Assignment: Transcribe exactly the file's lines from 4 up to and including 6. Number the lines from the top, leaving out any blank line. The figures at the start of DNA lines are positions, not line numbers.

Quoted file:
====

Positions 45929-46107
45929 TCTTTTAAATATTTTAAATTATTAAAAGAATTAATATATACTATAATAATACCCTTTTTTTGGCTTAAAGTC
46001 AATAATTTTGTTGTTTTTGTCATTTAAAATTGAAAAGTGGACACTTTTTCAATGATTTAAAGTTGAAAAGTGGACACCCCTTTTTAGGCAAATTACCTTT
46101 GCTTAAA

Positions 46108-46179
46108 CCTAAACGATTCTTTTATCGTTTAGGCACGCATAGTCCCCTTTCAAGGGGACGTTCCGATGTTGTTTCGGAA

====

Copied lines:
46101 GCTTAAA

Positions 46108-46179
46108 CCTAAACGATTCTTTTATCGTTTAGGCACGCATAGTCCCCTTTCAAGGGGACGTTCCGATGTTGTTTCGGAA